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Cholesterol leash: Key tethering protein found to transport cellular cholesterol

Researchers at Osaka University uncover key mechanistic details that allow cholesterol to be transported within cells

April 16, 2018
Osaka University
Cholesterol is an essential component of living organisms, but the mechanisms that transport cholesterol inside the cell are poorly understood. Researchers have identified RELCH, a tethering protein that is essential for non-vesicular transport of cholesterol. The findings may lead to new discovery pathways for the treatment of cholesterol-related metabolic disorders.


Despite its less-than-stellar reputation in the news, cholesterol is an essential molecule for living things. It serves as the building block for hormones and helps give shape to the membranes that enclose cells and their internal parts. Consequently, many diseases arise from defects in the proper transport of cholesterol. Now, researchers at Osaka University have shed new light on one of the key pathways used to transport cholesterol inside of cells.

"Intracellular cholesterol transport occurs through two pathways, vesicular and non-vesicular," lead author Tomoaki Sobajima explains. "The vesicular pathway shuttles cholesterol using vesicles that 'pinch off' from, and fuse with, cell membranes. The non-vesicular pathway is just as important to cholesterol transport, but many of the proteins involved still need to be identified for us to understand how exactly the pathway works."

The researchers set out to demystify non-vesicular transport using a screening assay, which allowed them to find proteins that interact with known players in the pathway. From this screening, they identified RELCH. Although not previously connected to cholesterol transport, RELCH was found to interact with two critical proteins in the pathway: Rab11 and OSBP. These interactions laid the initial groundwork for the key discovery in the study.

"Non-vesicular transport is thought to happen when two membranes tether together, allowing cholesterol to jump from one membrane to the next," Sobajima adds. "We set up an artificial system that lets us measure how well cholesterol moves along tethered cell membranes. What we found was that Rab11-containing membranes (or beads) and OSBP-containing membranes (or beads) tether together very effectively when RELCH is added to the mix, and cholesterol can then move easily across the membranes"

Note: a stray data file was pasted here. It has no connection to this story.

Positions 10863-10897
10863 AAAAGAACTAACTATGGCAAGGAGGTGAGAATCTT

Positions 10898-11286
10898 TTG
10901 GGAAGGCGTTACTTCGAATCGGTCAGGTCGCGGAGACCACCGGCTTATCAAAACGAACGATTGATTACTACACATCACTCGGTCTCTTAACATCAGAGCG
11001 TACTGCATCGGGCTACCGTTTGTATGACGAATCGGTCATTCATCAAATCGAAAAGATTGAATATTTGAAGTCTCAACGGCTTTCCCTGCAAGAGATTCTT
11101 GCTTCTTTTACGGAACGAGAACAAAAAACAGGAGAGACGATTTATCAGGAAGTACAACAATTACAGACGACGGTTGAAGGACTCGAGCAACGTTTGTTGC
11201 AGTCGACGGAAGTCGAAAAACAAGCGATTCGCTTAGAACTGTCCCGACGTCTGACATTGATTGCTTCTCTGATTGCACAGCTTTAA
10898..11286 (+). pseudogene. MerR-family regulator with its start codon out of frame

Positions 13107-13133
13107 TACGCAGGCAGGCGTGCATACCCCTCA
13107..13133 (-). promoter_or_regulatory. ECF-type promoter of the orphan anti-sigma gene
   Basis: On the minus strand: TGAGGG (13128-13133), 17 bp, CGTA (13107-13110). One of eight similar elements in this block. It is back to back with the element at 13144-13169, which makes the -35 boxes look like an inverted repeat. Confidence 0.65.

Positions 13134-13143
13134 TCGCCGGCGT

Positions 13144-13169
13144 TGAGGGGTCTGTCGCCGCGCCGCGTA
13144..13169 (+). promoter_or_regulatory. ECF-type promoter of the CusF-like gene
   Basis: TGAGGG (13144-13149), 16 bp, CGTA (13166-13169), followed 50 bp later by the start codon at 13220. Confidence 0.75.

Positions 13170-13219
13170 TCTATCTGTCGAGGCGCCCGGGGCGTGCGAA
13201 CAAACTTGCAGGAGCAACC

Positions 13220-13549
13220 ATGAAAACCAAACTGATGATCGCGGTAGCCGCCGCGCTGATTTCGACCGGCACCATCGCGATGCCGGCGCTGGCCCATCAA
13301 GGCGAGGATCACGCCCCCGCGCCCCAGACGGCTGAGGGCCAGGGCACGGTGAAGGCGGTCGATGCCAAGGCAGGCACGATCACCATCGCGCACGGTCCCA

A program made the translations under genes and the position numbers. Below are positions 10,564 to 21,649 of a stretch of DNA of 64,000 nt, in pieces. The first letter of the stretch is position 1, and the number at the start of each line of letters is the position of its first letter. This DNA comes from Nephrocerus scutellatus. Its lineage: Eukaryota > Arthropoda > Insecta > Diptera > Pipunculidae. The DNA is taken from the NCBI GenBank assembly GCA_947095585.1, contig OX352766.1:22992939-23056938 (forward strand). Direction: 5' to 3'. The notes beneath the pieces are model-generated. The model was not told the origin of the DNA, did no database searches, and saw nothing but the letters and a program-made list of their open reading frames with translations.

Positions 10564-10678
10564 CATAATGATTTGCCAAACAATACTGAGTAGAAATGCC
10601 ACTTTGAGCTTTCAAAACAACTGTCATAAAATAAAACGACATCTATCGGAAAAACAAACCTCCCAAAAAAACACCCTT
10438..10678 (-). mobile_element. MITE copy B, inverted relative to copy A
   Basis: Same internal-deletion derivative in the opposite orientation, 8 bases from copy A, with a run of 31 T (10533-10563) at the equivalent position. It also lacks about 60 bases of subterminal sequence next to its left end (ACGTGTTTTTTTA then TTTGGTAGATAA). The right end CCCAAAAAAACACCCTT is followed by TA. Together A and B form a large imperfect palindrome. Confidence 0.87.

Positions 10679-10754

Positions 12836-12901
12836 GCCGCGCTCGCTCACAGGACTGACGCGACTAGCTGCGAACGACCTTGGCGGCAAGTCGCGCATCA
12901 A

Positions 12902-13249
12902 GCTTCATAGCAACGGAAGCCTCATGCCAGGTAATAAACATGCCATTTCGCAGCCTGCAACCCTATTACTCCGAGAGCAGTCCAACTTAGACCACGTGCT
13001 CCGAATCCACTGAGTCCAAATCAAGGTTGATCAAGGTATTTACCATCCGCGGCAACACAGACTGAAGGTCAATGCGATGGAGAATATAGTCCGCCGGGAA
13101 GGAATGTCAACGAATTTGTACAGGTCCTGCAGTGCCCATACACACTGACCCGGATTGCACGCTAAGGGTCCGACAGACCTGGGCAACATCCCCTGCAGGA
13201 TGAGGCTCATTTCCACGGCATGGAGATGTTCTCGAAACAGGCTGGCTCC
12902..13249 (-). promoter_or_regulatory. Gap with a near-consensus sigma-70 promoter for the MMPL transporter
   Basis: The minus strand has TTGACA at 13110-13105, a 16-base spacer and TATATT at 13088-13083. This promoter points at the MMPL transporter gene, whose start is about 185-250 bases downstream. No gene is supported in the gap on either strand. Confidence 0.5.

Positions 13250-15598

The findings, published in The Journal of Cell Biology, may serve as a jumping-off point for further studies in this newly-uncovered transfer system for cholesterol.

"Our study suggests that RELCH is a key linkage protein that allows cholesterol to be transferred across Rab11-containing recycling endosomes to OSBP-containing Golgi membranes," lead investigator Akihiro Harada concludes. "Identifying the Rab11-RELCH-OSBP complex is a major step forward in understanding how non-vesicular transport operates. We believe the findings will eventually help drive the discovery process for treatments of cholesterol-related metabolic disorders involving this unique transport pathway."


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Materials provided by Osaka University. Note: Content may be edited for style and length.

Journal Reference:

  1. Tomoaki Sobajima, Shin-ichiro Yoshimura, Tomomi Maeda, Haruhiko Miyata, Eiji Miyoshi, Akihiro Harada. The Rab11-binding protein RELCH/KIAA1468 controls intracellular cholesterol distribution. The Journal of Cell Biology, 2018; jcb.201709123 DOI: 10.1083/jcb.201709123

Cite This Page:

Osaka University. "Cholesterol leash: Key tethering protein found to transport cellular cholesterol." ScienceDaily. ScienceDaily, 16 April 2018. <>.
Osaka University. (2018, April 16). Cholesterol leash: Key tethering protein found to transport cellular cholesterol. ScienceDaily. Retrieved September 27, 2023 from
Osaka University. "Cholesterol leash: Key tethering protein found to transport cellular cholesterol." ScienceDaily. (accessed September 27, 2023).

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